A crew member works the compactor back and forth around the perimeter only in the area where the walls will be erected. The gravel in the center of the excavation will be compacted later, before the concrete floor is poured. A crew member works the compactor back and forth around the perimeter only in the area where the walls will be erected. The gravel in the center of the excavation will be compacted later, before the concrete floor is poured.
After compacting the gravel, low spots are filled. Because the foundation crew will check and readjust the gravel height before setting the wall panels, it is necessary at this stage to get the gravel height correct to within one inch. After compacting the gravel, low spots are filled. Because the foundation crew will check and readjust the gravel height before setting the wall panels, it is necessary at this stage to get the gravel height correct to within one inch.
Hay is spread to keep the compacted gravel footing from freezing. If the gravel freezes solid during the night the footings will expand. Hay is spread to keep the compacted gravel footing from freezing. If the gravel freezes solid during the night the footings will expand.
The foundation crew sets up adjustable batter boards to re-figure the footprint, and then they re-grade and re-compact the gravel to assure that the walls will sit perfectly square and level. The foundation crew sets up adjustable batter boards to re-figure the footprint, and then they re-grade and re-compact the gravel to assure that the walls will sit perfectly square and level.
After compacting the gravel, screed bars are driven into the gravel to the correct elevation. The process is guided by a rotary laser. After compacting the gravel, screed bars are driven into the gravel to the correct elevation. The process is guided by a rotary laser.
The crew then uses a long aluminum straightedge atop these guides to screed the gravel perfectly level. The screed bars are removed before setting the walls. The crew then uses a long aluminum straightedge atop these guides to screed the gravel perfectly level. The screed bars are removed before setting the walls.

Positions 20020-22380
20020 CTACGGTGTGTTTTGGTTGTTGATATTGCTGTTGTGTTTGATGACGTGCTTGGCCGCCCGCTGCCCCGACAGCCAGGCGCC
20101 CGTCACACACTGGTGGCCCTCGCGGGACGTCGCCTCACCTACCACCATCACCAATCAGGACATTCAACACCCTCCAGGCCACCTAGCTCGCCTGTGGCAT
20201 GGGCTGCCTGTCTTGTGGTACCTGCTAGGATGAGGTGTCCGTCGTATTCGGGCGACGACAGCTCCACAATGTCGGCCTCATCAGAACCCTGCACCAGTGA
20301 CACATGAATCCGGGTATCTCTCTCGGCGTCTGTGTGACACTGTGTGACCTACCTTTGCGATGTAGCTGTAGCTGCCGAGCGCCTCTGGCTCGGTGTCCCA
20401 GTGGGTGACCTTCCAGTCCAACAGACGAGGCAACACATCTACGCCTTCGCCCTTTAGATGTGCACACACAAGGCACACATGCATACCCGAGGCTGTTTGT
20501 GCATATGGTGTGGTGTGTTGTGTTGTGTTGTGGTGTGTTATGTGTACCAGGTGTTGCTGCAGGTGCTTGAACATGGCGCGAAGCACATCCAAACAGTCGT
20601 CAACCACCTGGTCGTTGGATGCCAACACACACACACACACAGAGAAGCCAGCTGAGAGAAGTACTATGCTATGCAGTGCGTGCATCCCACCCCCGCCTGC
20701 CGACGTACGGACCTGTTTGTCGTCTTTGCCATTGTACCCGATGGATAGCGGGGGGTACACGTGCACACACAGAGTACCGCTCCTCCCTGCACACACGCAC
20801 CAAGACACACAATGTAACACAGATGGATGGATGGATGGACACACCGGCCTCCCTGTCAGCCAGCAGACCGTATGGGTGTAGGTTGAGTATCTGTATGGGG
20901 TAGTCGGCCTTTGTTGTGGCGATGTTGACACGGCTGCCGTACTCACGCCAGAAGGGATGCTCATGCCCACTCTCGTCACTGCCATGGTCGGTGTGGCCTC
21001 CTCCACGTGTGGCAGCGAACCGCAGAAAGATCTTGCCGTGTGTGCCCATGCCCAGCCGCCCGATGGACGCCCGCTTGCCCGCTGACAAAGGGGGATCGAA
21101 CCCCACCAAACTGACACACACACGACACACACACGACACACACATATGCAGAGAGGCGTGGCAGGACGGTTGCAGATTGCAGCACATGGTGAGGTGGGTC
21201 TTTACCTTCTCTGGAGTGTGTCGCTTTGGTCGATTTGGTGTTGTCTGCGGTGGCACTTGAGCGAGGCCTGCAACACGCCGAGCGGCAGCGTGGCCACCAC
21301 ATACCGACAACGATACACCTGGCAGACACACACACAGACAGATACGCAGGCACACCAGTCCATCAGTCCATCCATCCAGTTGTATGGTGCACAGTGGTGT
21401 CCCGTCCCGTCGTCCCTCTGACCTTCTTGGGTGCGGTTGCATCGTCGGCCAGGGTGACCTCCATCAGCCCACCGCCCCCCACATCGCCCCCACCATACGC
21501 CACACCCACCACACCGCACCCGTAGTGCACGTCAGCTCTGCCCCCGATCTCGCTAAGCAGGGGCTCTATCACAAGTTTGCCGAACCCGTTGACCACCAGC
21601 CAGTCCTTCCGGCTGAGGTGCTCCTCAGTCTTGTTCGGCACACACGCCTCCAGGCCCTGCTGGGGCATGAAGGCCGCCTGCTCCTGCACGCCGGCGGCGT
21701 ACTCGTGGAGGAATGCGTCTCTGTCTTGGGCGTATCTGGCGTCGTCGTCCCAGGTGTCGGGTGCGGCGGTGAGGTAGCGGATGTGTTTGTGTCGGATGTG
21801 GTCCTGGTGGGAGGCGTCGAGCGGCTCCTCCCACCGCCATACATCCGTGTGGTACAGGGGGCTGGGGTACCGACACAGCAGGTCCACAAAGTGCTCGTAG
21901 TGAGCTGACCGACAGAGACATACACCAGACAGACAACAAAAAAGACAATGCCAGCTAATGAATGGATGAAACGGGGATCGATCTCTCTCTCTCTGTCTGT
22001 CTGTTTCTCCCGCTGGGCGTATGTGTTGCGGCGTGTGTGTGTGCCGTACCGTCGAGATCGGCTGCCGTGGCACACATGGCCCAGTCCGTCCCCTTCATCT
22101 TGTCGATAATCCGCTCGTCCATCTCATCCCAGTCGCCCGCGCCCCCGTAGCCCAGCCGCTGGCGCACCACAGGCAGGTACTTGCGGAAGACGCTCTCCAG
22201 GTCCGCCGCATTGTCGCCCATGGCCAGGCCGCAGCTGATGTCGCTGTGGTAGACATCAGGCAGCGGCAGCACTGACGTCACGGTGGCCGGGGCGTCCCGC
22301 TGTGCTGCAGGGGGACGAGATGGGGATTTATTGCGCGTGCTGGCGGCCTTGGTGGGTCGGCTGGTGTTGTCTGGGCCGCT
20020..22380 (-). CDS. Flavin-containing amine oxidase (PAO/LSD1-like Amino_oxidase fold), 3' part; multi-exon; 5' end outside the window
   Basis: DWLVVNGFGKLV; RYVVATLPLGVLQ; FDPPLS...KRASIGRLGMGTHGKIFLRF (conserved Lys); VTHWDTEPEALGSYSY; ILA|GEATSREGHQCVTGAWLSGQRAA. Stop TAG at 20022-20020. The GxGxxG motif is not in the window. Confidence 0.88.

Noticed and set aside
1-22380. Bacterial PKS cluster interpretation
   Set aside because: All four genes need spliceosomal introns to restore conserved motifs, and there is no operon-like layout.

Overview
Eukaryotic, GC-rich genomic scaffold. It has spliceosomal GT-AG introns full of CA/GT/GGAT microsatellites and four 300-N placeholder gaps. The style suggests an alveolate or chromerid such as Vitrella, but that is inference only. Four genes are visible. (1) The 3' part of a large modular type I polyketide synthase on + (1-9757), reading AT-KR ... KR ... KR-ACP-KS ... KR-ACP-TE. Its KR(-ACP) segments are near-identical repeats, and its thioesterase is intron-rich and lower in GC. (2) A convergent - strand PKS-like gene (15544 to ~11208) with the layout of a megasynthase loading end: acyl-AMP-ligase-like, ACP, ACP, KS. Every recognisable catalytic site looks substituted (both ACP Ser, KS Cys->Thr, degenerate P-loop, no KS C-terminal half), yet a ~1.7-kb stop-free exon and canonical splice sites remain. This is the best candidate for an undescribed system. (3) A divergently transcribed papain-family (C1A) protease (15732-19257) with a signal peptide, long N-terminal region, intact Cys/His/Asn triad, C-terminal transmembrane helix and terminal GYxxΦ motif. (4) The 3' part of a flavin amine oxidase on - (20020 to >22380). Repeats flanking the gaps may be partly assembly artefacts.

The first panel is set to the string, and braced. The first panel is set to the string, and braced.
The perpendicular panel is set to form a sturdy corner. The perpendicular panel is set to form a sturdy corner.
The first corner is set, plumbed and bolted together. The first corner is set, plumbed and bolted together.
The remaining panels slip right into place. The remaining panels slip right into place.
The crew simply guides the crane to deliver the panels along string lines stretched between adjustable batter boards which define the house’s footprint. The crew simply guides the crane to deliver the panels along string lines stretched between adjustable batter boards which define the house’s footprint.
(This row and above two rows): The panels bolt together, and urethane sealant keeps the joints tight. (This row and above two rows): The panels bolt together, and urethane sealant keeps the joints tight.
The last panel goes in 1-1/2 hours after the first panel. The last panel goes in 1-1/2 hours after the first panel.
For a complete discussion of how to build and install insulated, precast concrete foundation walls, read An Energy-Smart Foundation in Two Days in the April/May 2007 issue of Fine Homebuilding.
Photos: Daniel S. Morrison
From Fine Homebuilding186 , pp. 78-81